In a meeting between Innu leadership and Premier Dwight Ball in the wake of controversy over then-cabinet minister Perry Trimper's comments about the Innu, there was a sticking point: are the Innu of Labrador facing systemic racism or institutional racism?
Peter Penashue, former Innu Nation chief and federal Conservative cabinet minister, said the difference of opinion was telling.
"Innu Nation, we were calling it systemic racism because this is not in isolation, this is quite common, it's happening in all of the hospitals, correctional centres, police, social services," Penashue said during a recent interview on racism with CBC News.
"The premier was insisting on calling it institutional racism, and that was the stumbling block to concluding the communique."
Penashue said Ball said it wasn't systemic but it was particular individuals within the systems that are problematic — not the system as a whole.
"We were saying, 'No, no, it's right across the board."
To expedite the process, Penashue said the Innu Nation agreed to drop their term.
"I found it interesting that a couple weeks ago, the same premier said there is systemic racism in his government," Penashue said.
"I said, wow, what happened between September and May … six months?"
According to the Alberta Civil Liberties Research Centre, systemic racism stems from policies and practices in established institutions which results in favouring one group over another. "It differs from overt discrimination in that no individual intent is necessary," the centre says.
Within that form of racism, there's institutional racism: "racial discrimination that derives from individuals carrying out the dictates of others who are prejudiced or of a prejudiced society," and structural racism, which the civil liberties centre says is "inequalities rooted in the system-wide operation of a society that excludes substantial numbers of members of particular groups from significant participation in major social institutions."
Penashue said a commitment was also made to review institutions where the Innu Nation says racism exists, but he said he hasn't heard if there's been any progress since September 2019 when the meeting was held.
Working group underway: premier
Ball declined an interview with CBC News about the meeting, and instead forwarded a statement that emphasized the term institutional racism and the government's pledge to fight against it.
"In collaborating with the Innu Nation, we are establishing a working group that will have a mandate to develop concrete measures to ensure elected officials and government employees have an understanding and appreciation of Innu culture, values and history," Ball's statement said.
"We are pleased that progress is being achieved on the commitment to ensure Innu people are treated with dignity, equality and respect."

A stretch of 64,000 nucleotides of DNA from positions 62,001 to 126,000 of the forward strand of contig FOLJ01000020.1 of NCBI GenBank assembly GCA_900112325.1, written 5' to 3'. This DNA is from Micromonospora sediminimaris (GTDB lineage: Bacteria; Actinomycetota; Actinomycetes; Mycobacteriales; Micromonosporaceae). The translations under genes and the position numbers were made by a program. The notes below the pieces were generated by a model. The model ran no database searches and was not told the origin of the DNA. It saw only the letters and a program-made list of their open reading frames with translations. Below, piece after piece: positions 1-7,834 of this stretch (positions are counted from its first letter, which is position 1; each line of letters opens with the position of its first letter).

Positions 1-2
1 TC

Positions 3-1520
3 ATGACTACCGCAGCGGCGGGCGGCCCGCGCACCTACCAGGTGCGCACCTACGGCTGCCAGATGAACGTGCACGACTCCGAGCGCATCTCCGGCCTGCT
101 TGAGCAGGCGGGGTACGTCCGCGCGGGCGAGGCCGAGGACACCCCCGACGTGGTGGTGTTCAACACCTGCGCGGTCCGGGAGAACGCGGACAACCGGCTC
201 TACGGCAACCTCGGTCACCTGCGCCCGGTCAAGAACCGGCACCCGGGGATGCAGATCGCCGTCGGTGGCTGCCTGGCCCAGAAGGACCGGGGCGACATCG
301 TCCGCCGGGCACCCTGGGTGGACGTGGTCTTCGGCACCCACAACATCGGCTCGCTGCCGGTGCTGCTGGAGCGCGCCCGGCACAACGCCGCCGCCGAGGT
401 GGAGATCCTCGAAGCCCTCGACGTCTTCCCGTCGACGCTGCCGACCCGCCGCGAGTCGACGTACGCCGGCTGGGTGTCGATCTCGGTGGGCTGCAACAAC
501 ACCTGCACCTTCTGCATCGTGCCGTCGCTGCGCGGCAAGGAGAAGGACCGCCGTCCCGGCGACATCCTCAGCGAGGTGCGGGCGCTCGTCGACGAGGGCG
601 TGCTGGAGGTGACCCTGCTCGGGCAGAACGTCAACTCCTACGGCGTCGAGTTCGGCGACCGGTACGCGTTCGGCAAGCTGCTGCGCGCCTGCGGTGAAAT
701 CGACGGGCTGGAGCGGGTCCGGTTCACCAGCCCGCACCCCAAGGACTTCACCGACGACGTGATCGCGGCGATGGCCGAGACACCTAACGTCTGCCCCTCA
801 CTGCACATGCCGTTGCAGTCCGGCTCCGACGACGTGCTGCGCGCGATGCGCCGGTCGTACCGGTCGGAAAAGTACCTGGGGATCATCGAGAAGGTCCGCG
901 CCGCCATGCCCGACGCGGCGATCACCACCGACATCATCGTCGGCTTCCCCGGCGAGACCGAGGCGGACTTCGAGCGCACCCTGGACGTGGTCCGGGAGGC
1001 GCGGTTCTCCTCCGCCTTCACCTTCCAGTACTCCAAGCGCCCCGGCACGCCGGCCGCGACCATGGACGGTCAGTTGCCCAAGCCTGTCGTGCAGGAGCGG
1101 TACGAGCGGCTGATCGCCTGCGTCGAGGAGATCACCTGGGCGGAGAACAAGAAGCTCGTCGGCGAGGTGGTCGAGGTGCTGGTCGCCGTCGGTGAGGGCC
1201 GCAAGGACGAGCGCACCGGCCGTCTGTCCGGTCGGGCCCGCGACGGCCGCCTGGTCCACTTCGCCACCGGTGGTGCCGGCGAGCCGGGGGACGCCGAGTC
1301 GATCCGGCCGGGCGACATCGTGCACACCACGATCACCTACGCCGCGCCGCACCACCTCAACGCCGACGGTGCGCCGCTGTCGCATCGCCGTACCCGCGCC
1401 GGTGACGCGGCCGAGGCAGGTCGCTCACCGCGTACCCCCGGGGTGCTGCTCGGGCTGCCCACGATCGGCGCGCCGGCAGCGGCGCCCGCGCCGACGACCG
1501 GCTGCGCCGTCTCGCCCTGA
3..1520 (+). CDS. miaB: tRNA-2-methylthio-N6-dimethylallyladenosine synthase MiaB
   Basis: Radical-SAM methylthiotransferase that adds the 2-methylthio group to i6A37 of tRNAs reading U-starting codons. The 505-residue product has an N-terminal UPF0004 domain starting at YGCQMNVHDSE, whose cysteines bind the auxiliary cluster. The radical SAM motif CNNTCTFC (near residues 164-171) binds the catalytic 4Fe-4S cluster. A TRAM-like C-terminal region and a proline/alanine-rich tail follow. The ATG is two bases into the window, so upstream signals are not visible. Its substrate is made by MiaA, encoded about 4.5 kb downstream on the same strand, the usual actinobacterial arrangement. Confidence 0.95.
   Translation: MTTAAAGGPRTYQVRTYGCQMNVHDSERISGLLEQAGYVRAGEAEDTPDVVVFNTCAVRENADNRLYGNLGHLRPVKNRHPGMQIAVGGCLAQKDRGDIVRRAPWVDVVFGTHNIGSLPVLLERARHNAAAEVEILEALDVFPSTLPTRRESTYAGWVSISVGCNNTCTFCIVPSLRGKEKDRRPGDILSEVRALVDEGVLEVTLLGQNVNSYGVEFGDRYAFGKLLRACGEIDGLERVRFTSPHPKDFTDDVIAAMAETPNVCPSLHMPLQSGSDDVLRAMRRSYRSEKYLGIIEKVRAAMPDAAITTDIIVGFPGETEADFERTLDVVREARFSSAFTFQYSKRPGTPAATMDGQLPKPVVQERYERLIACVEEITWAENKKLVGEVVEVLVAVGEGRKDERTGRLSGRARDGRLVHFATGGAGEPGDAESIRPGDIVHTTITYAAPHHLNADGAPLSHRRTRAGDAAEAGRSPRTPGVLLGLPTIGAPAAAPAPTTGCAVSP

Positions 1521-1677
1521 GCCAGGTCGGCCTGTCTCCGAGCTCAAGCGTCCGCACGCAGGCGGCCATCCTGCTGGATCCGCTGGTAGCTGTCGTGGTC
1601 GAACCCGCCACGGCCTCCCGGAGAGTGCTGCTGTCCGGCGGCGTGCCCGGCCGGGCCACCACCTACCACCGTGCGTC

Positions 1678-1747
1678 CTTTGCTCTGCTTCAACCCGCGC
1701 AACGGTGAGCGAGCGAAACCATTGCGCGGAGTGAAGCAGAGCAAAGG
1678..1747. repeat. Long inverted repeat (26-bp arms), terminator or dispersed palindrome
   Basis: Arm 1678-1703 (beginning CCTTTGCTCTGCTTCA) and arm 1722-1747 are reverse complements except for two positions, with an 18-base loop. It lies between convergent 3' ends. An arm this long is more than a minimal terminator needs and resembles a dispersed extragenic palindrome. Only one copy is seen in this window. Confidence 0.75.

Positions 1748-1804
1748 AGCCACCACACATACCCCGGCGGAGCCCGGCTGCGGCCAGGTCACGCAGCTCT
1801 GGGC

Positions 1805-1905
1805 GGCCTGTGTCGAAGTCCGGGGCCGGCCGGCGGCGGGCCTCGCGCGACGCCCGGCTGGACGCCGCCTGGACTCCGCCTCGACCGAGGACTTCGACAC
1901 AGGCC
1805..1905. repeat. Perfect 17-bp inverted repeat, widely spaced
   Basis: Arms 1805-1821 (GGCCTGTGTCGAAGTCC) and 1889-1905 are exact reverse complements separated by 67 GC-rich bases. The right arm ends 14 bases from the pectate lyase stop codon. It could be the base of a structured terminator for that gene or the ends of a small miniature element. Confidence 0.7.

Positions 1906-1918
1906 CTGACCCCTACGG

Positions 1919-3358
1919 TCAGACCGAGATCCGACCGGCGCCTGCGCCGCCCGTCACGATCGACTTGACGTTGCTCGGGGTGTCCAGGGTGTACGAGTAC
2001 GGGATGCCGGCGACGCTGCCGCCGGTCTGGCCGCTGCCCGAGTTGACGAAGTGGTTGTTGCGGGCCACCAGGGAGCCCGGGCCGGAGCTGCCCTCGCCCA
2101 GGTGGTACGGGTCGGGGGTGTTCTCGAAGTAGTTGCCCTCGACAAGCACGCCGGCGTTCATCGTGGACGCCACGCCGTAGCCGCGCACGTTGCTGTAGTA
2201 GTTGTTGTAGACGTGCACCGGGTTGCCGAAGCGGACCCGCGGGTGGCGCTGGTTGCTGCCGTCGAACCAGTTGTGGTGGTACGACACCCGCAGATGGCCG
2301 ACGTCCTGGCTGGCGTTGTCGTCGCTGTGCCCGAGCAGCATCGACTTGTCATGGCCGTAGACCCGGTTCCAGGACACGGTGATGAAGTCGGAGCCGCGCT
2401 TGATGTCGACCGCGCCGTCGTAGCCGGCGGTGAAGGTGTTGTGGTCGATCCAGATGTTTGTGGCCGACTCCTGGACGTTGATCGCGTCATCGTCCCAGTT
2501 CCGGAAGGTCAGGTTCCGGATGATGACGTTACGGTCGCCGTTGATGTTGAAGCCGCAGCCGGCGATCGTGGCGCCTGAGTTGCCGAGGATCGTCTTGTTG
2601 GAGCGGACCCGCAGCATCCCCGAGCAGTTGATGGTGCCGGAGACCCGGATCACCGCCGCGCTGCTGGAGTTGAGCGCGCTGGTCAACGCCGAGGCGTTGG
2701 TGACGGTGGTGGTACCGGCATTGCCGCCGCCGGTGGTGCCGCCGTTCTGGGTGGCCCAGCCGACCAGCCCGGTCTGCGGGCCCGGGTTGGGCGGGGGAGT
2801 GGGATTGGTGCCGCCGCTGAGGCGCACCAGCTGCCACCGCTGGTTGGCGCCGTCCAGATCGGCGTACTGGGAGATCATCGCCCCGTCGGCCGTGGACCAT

Ball said a draft terms of reference is now under consideration by the Innu Nation and the provincial government. He said the plan will be implemented for all government programs and services.
"There have been many social efforts, campaigns, and voices that have shone a light on longstanding and systemic racism," Ball said.
"As a society, we all have to consider the actions we can take to support the ideas and solutions that elevate tolerance and diversity. These actions have to be incorporated in our everyday lives, our workplaces, in the policies of governments and institutions, and our communities."
When asked for clarity, a spokesperson from Ball's office said the meeting in question was about the "institution of government, an elected official, and the provision of services to Innu members."
"This is not about a divide of institutional and systemic racism," the spokesperson said.
In an open letter posted on his Twitter page about Black Lives Matter movement, Ball commended protesters for shining a light on "longstanding and systemic racism."
Meanwhile, in a separate interview with CBC News Friday, Ball said, "It was institutional racism at that particular point that was dealt with."
He added: "In terms of systemic racism, I've never shied away that as a society we need to deal with this and that racism should never be tolerated in any form."
Difference of language but hopeful for better future
Natuashish Innu Grand Chief Gregory Rich said the meeting went well with the premier, but said his staff later indicated there were difficulties with the language surrounding institutional and systemic racism.
"I think it's both. When the Perry Trimper incident came out, when it was on our agenda, we noticed that systemic racism was part of the government and the fact was there," Rich said.
"Perry Trimper was commenting on a 'race card' issue. It's in the government and I was surprised that the province denied that."
Trimper, who remains the MHA for Lake Melville but is no longer in cabinet, was unintentionally recorded on a voicemail saying that the "race card" is played by Innu people from "time to time."
He later apologized and was removed from cabinet.
Rich said Indigenous people in Labrador continue to feel the effects of racism in government departments.
"It's like we're getting a second-hand treatment," he said, citing health care given at Labrador-Grenfell Health.
As grand chief, Rich said he is constantly hearing issues from Innu people, and he said an overhaul is long overdue.
"We need to work together and get an understanding of the different treatment of all races in Labrador," he said.
"They need to understand where we are coming from. They need to know how racism is affecting us on our lives. It's an emotional distress."